Liquavista makes low-power, sunlight viewable displays using a technology called electrowetting. The company’s been showing off its technology for a few years, but even though Samsung acquired Liquvista in 2011, no commercial products featuring the team’s displays have been released yet.

Now Amazon has acquired Liquavista from Samsung, which means the maker of the popular Kindle line of eReaders and tablets sees promise in the displays.

Liquavista

Like an E Ink screen, you can view a Liquavista display outdoors in direct sunlight using nothing but ambient light. But unlike E Ink, a Liquavista screen can display color and can handle high screen refresh rates for video and graphics.

The screen technology is close enough to LCD that you can build a Liquavista-style display in a factory set up for manufacturing LCD screens while making a few changes.

Screens are the most power-hungry components on most smartphones and tablets. Since these displays consume less electricity than most, you could add hours of battery life to an existing phone or tablet, while improving outdoor visibility.

The screens might not look quite as good as a typical LCD or AMOLED screen though. But it’s possible Amazon has no plans to use Liquavista technology in phones or tablets. The company could be buying the technology for use as a replacement for E Ink in upcoming Kindle eReaders.

In other words, one day you might be able to buy a Kindle which provides weeks of battery life, a color display, and a screen which is visible with or without a backlight.

Nate at The Digital Reader has been reading tea leaves for the past few months, and rightly predicted way back in January that Amazon was getting ready to acquire Liquavista from Samsung.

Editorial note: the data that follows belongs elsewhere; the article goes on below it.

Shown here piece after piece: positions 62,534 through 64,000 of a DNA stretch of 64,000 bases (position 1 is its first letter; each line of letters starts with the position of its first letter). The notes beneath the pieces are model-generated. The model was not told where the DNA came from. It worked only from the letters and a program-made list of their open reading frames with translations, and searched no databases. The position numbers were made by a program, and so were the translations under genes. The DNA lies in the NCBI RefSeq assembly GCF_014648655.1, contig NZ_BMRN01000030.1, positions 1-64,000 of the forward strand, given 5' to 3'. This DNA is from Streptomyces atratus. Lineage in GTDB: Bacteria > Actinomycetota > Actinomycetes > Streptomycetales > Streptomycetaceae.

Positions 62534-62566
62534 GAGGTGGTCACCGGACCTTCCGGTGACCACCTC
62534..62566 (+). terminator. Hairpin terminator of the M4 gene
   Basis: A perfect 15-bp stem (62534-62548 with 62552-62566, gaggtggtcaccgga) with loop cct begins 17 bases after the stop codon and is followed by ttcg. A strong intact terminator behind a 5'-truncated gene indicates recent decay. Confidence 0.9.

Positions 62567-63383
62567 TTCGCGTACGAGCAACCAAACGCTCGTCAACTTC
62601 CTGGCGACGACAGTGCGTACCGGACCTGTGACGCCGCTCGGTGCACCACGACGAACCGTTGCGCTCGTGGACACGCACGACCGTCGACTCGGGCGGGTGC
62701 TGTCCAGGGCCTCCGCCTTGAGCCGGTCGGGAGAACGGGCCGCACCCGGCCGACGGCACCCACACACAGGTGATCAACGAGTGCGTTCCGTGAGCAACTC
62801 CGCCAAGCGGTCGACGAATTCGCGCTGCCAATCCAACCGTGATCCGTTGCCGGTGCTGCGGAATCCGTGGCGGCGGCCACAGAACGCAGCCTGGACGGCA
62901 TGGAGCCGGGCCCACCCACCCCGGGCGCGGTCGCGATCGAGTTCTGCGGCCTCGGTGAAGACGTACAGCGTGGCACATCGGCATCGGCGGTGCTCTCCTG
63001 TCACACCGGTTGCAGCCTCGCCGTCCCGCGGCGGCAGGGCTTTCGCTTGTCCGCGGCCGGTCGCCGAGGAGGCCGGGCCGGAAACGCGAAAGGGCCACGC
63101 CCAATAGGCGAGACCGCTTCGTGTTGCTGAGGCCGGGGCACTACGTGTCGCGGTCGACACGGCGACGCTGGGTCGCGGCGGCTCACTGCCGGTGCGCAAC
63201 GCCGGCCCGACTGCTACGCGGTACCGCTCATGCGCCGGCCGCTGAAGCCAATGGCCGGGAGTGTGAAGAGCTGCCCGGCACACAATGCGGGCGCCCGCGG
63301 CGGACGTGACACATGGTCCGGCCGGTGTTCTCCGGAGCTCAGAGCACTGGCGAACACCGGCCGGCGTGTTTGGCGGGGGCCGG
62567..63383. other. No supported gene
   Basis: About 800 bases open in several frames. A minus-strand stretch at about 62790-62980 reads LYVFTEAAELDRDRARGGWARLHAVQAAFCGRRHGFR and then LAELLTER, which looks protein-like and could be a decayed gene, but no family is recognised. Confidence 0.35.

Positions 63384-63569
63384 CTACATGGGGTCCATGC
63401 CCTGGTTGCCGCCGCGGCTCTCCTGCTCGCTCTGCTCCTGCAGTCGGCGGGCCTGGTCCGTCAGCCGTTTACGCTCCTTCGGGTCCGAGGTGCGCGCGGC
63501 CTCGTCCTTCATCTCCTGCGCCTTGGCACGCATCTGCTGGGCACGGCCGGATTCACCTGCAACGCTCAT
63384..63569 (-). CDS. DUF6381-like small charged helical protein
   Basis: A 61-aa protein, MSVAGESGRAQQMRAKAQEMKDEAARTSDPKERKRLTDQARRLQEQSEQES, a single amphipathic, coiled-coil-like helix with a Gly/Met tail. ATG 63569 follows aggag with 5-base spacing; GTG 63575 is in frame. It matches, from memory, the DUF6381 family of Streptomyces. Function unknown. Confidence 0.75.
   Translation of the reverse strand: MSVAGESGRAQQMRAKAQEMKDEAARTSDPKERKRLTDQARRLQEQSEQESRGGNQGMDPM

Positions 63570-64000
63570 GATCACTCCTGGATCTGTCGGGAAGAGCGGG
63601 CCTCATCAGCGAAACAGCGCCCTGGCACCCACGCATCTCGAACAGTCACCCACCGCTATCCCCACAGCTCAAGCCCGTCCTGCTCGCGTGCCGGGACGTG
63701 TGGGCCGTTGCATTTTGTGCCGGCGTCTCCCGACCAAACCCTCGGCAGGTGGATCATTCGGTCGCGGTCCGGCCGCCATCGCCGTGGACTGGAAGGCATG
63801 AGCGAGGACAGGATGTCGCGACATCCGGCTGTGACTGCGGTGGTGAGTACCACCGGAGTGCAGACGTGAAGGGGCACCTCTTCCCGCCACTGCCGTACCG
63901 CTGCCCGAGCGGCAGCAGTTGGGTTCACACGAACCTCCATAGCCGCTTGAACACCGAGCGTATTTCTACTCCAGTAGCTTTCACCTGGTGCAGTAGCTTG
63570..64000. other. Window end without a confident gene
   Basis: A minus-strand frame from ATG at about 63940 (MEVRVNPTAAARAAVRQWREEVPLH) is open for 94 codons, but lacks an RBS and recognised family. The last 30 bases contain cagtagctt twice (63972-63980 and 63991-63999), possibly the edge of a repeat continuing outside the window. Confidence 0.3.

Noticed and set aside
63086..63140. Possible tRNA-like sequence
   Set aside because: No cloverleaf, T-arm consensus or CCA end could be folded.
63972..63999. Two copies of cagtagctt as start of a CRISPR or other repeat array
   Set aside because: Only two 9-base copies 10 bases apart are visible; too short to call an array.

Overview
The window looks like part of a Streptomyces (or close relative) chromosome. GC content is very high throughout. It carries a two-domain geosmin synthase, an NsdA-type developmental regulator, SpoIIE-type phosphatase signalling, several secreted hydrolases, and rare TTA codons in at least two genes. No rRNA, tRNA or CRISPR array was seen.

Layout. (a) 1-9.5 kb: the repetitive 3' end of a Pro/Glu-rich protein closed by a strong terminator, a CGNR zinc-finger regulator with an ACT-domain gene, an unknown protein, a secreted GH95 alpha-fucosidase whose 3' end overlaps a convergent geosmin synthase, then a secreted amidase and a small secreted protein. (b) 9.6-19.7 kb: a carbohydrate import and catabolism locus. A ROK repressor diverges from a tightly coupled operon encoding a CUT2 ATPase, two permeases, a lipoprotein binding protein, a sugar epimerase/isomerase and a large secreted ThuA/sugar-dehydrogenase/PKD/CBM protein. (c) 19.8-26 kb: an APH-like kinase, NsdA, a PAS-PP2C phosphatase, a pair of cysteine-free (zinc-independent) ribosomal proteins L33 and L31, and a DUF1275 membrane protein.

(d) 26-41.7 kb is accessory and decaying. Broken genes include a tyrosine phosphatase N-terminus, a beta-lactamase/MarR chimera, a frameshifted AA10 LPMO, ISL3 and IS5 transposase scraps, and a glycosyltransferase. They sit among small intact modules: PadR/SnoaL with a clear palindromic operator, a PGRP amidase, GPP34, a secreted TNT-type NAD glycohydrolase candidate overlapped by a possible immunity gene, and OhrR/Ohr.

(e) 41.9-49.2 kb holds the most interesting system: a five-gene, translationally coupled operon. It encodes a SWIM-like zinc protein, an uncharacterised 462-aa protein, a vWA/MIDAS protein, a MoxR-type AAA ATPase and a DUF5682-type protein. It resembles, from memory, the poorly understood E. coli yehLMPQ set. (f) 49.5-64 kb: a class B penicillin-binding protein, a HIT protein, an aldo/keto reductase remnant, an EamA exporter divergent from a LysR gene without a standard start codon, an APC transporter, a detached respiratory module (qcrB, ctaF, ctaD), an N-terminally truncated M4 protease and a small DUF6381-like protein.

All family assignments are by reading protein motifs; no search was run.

Only time will tell if the company manages to do anything more with the company than Samsung did.

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4 replies on “Amazon acquires display maker Liquavista, could use tech in future Kindles”

  1. Amazon may be the ideal company for properly utilizing this screen type since they sell a ton of 6″ Kindle readers and could definitely re-introduce document readers (a new bigger version of the DX).

    Kindle sales could be re-vitalized with colour versions which would prompt a lot of upgrades from current Kindle owners.

    I would probably buy a color document reader to serve next to my 6″ Kindle.

  2. This would be great for A4-format document/magazine readers.

    Doesn’t make too much sense in 6″ readers because novels can be read very well on that screen size. (Maybe if it is actually cheaper than e-ink which may be possible on older/amortized LCD factories ).

    This may also be good for industrial tablets which require long battery runtime but have much less screen refresh than the average tablet (e.g. runs a specific application which has mostly static screens instead of webpages with a lot of movement).

  3. I always hoped for more development in the outdoor visible screens. Too bad.

  4. What a shame, promising tech, just like Pixel QI is, but cant find its way into mass-consumer devices, probably has to do with big corporations willing to keep some parts of progress under control in order to keep something for “new” tech in the future so they can milk us, consumers, some more.

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